Remember how Germans are experts at Christmas? Well, last week I learned that German Christmases have both a light side and a very dark side. The light side is St. Nikolaus, who comes to visit good children on his birthday, December 6th. If these good girls and boys polish one of their boots and set it outside their front door, St. Nikolaus will fill these boots with candy and presents, and everyone laughs and is merry.
BUT IF YOU’VE BEEN NAUGHTY THIS PAST YEAR, BEWARE! The Krampus will come for you.
The Krampus is St. Nikolaus’s counterpart, and he brings coal and switches to all the bad children in the land. He is older than Jesus, and his name comes from the Old German word “Krampen,” which means CLAWS. His eyes are fiery embers, his body is a mass of dark fur, and both his horns and his tongue are longer than his hairy legs. On Krampus Night (December 5th), he visits all the evil children of Bavaria to terrify them into repentance. The most absolutely evil children he slings into a bag on his back and steals away to his lair just north of hell, where they are driven insane by his ever-jingling chains and bells. The complete lack of chocolate there doesn’t help matters either.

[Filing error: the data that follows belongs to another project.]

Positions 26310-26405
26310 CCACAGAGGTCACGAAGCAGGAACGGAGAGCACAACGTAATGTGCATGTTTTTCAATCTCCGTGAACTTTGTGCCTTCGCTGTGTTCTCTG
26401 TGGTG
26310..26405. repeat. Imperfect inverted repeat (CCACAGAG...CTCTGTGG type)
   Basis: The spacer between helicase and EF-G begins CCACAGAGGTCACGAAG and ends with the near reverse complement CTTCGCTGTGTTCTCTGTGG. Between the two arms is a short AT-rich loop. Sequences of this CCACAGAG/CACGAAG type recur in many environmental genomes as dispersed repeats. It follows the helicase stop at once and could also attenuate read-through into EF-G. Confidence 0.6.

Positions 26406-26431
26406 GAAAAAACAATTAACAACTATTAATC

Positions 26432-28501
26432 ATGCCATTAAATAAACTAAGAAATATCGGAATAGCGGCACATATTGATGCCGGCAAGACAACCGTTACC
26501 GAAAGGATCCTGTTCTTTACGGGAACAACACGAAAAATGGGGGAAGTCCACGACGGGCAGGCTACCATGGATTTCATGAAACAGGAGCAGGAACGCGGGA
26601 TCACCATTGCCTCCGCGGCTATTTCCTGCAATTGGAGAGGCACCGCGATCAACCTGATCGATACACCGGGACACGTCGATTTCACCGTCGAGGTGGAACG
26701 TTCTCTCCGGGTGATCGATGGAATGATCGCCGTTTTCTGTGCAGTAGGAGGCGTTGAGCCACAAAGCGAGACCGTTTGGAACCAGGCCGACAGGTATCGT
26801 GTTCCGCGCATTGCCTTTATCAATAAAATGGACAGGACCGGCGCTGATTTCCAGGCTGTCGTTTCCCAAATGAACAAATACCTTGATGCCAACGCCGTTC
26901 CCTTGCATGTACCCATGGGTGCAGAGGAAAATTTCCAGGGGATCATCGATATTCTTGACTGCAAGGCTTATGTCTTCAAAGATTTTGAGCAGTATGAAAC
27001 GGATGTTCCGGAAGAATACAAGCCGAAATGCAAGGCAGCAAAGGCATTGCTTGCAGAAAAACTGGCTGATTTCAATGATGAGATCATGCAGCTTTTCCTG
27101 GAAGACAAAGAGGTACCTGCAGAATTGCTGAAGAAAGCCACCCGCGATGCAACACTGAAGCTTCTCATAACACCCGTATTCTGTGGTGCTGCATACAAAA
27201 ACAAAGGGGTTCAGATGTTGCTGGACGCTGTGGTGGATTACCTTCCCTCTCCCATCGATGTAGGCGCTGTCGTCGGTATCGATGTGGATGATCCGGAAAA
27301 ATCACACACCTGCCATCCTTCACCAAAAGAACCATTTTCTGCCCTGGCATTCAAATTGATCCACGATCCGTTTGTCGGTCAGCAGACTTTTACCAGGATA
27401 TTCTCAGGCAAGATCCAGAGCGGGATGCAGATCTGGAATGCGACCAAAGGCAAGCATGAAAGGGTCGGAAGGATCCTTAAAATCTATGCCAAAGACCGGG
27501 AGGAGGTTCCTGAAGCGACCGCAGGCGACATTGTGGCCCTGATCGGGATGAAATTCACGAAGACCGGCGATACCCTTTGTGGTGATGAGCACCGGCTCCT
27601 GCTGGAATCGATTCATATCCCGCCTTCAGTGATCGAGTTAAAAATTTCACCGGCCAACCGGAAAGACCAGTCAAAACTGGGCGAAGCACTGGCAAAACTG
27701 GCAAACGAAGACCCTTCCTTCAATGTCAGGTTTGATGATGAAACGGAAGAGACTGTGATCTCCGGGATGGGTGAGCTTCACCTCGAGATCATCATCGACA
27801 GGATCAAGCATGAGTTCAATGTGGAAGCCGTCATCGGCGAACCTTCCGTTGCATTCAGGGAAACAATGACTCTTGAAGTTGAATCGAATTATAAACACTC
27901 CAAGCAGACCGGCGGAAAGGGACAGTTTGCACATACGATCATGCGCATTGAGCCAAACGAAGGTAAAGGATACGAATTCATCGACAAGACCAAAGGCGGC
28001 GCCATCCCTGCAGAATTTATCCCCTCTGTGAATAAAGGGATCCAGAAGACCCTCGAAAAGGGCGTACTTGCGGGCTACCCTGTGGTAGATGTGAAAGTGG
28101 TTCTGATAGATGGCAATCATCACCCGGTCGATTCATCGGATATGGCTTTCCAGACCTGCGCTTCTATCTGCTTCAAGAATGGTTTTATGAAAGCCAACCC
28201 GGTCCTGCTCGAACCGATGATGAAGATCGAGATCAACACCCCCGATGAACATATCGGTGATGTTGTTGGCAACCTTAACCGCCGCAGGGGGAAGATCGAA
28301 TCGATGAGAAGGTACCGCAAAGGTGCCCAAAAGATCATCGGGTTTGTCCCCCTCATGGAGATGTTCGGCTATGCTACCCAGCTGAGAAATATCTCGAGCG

Krampus Night is terrifying enough, but in Munich they take the Krampus a step further by holding an annual Krampus Run in the Marienplatz. So all of the joy and merriment that flows freely up and down the streets of Munich’s main Christmas market gets abruptly stopped for an afternoon so that terror can reign in the land.
Hundreds of Krampusse come crawling out of their hellish lairs to romp in a malevolent procession of cowbell clangs and devil drums. They growl and roar and burp at you, and if you’re really lucky, they’ll even hit your ankles with their whips and tree-branch switches. One of them even pulled the hat off my head.
The best part of the Krampus Run is that several St. Nikolauses also partake in the festivities. Apparently Nikolaus and Krampus are BFFs forever, so they like to tag-team the parade of terror to ensure maximum confusion and delight. Several of the Nikolauses are even accompanied by angel girls who hand out candy in a vain attempt to calm the distraught and screaming children that line the streets.
I personally only screamed six times.